Landlords will forever insist on seeing financial statements before finalizing a lease deal with a tenant, whether they are a small business or a publicly traded company.  And they should.  But what does a tenant do if their ship has been tossed – and perhaps badly damaged – in the hurricane of the recent, extended recession?  And, I mean, who amongst us didn’t suffer?

I have represented tenants who, in some instances were looking to downsize for the sake of their very survival.  It was unlikely their financial statements were going to inspire many landlords to spontaneously break into song.  So, did this tenant need to resign themselves to rejection?  Absolutely not.

Landlords suffer a parallel fate as their struggling tenants.  They naturally prefer tenants that have capital reserves that will better insure that their rent will arrive in the mail every month.  But in challenging economic times they are forced to look beyond the numbers, and good brokers can coach their tenant clients how to tell their story in a persuasive way.   It requires taking the time to learn about the tenant’s business and ask some difficult questions to get to the truth.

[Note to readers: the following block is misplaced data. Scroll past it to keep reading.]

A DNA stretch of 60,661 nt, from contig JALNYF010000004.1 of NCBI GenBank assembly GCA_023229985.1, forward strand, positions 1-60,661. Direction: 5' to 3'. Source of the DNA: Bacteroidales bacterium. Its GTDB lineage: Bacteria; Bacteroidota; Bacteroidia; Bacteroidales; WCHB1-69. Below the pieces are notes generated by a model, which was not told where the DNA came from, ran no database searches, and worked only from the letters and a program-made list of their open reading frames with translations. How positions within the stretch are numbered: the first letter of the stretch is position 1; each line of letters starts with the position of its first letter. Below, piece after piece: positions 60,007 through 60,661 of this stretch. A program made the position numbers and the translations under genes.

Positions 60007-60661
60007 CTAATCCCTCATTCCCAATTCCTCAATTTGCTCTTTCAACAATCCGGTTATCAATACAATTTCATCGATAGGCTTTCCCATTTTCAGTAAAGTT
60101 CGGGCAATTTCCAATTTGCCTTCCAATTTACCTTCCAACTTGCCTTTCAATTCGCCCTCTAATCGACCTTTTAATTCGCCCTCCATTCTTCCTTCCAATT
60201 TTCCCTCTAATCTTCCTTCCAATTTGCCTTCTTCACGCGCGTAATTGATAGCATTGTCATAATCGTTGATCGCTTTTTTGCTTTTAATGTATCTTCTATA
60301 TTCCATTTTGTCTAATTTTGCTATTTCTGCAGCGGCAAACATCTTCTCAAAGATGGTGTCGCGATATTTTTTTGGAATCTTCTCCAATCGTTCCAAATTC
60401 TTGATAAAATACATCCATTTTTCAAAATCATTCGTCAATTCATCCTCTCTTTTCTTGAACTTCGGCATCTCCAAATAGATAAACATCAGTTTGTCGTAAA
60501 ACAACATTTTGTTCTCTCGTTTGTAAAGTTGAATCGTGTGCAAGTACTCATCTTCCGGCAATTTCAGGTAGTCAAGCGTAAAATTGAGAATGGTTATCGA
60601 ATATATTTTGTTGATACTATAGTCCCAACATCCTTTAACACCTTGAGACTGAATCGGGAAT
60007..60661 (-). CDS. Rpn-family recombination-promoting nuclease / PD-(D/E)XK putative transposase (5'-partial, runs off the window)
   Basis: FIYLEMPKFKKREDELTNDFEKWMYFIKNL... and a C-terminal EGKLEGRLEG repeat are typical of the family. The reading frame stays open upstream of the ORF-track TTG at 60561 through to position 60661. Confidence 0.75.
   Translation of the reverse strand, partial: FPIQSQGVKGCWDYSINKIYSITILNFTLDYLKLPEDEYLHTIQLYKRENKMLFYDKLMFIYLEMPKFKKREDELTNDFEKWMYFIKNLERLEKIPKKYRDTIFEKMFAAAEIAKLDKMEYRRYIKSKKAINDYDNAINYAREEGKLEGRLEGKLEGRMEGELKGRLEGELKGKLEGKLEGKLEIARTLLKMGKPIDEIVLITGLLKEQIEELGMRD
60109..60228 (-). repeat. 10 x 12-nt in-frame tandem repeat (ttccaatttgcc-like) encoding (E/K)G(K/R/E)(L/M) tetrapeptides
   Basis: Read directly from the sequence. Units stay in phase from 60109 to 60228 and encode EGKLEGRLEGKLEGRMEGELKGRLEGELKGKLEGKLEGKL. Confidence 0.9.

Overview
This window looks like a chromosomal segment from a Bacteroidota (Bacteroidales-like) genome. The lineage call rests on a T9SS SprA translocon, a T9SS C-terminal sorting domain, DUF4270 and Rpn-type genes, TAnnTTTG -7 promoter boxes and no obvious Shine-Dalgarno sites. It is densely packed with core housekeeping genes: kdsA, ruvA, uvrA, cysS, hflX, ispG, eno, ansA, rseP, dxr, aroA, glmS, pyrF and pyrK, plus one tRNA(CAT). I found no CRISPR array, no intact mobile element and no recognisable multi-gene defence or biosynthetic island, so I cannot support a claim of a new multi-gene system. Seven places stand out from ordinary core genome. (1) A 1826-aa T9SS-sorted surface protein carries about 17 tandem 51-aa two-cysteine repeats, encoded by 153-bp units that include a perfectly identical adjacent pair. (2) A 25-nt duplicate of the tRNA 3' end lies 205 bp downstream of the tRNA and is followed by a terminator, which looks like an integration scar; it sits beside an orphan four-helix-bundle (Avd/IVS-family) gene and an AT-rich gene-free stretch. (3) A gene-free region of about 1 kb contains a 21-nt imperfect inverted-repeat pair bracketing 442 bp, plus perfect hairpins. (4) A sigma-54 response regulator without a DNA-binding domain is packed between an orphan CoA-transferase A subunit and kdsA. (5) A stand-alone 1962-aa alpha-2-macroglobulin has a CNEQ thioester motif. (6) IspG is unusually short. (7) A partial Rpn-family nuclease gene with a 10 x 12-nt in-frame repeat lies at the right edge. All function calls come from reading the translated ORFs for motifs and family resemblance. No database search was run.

I recently negotiated a lease for a client – we’ll call him Stuart – who is a prominent, established interior designer for large homes and hotels.  His industry was decimated by the recession and the very fact that he survived at all was a testimonial to his reputation and perseverance.  We presented the landlord with a couple of years of personal tax returns.  This gave the landlord the facts.  They are what they are.  Starting off with honesty is always the best policy.  But what we submitted with the numbers was Stuart’s story: his 30 year history in the business, his impressive resume of clients worldwide, and his nimble resizing of the company to insure its continued viability.  We worked together on the story so it hit what I knew from experience would be a landlord’s hot buttons .  We proceeded to final lease documents without a single question from the landlord.

The facts + a success story that harkens back to better times = the new creditworthiness.